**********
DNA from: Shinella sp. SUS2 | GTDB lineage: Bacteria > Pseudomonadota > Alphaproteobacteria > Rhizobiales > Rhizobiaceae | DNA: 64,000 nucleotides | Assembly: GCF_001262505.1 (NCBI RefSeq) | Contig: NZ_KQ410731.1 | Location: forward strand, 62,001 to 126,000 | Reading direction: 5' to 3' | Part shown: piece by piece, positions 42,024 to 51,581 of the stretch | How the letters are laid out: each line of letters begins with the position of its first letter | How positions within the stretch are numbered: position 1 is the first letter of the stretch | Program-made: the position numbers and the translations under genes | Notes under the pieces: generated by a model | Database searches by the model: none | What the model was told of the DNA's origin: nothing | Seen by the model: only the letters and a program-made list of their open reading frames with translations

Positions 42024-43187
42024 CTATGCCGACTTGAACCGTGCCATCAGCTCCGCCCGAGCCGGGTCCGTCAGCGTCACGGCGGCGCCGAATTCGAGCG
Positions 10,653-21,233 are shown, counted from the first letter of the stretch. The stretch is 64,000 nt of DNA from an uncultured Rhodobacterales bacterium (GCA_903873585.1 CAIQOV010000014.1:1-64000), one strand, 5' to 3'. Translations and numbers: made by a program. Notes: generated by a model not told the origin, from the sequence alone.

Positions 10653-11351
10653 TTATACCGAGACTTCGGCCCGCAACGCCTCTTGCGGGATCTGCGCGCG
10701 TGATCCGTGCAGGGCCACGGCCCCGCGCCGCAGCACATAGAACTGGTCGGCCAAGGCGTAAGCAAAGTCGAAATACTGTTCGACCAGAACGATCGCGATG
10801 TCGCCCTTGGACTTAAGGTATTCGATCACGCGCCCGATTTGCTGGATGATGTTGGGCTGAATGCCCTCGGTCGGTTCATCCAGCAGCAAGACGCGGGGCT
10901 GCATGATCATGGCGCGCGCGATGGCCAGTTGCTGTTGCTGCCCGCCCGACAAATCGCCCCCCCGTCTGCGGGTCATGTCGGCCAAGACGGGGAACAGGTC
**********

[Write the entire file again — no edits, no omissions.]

DNA from: Shinella sp. SUS2 | GTDB lineage: Bacteria > Pseudomonadota > Alphaproteobacteria > Rhizobiales > Rhizobiaceae | DNA: 64,000 nucleotides | Assembly: GCF_001262505.1 (NCBI RefSeq) | Contig: NZ_KQ410731.1 | Location: forward strand, 62,001 to 126,000 | Reading direction: 5' to 3' | Part shown: piece by piece, positions 42,024 to 51,581 of the stretch | How the letters are laid out: each line of letters begins with the position of its first letter | How positions within the stretch are numbered: position 1 is the first letter of the stretch | Program-made: the position numbers and the translations under genes | Notes under the pieces: generated by a model | Database searches by the model: none | What the model was told of the DNA's origin: nothing | Seen by the model: only the letters and a program-made list of their open reading frames with translations

Positions 42024-43187
42024 CTATGCCGACTTGAACCGTGCCATCAGCTCCGCCCGAGCCGGGTCCGTCAGCGTCACGGCGGCGCCGAATTCGAGCG
Positions 10,653-21,233 are shown, counted from the first letter of the stretch. The stretch is 64,000 nt of DNA from an uncultured Rhodobacterales bacterium (GCA_903873585.1 CAIQOV010000014.1:1-64000), one strand, 5' to 3'. Translations and numbers: made by a program. Notes: generated by a model not told the origin, from the sequence alone.

Positions 10653-11351
10653 TTATACCGAGACTTCGGCCCGCAACGCCTCTTGCGGGATCTGCGCGCG
10701 TGATCCGTGCAGGGCCACGGCCCCGCGCCGCAGCACATAGAACTGGTCGGCCAAGGCGTAAGCAAAGTCGAAATACTGTTCGACCAGAACGATCGCGATG
10801 TCGCCCTTGGACTTAAGGTATTCGATCACGCGCCCGATTTGCTGGATGATGTTGGGCTGAATGCCCTCGGTCGGTTCATCCAGCAGCAAGACGCGGGGCT
10901 GCATGATCATGGCGCGCGCGATGGCCAGTTGCTGTTGCTGCCCGCCCGACAAATCGCCCCCCCGTCTGCGGGTCATGTCGGCCAAGACGGGGAACAGGTC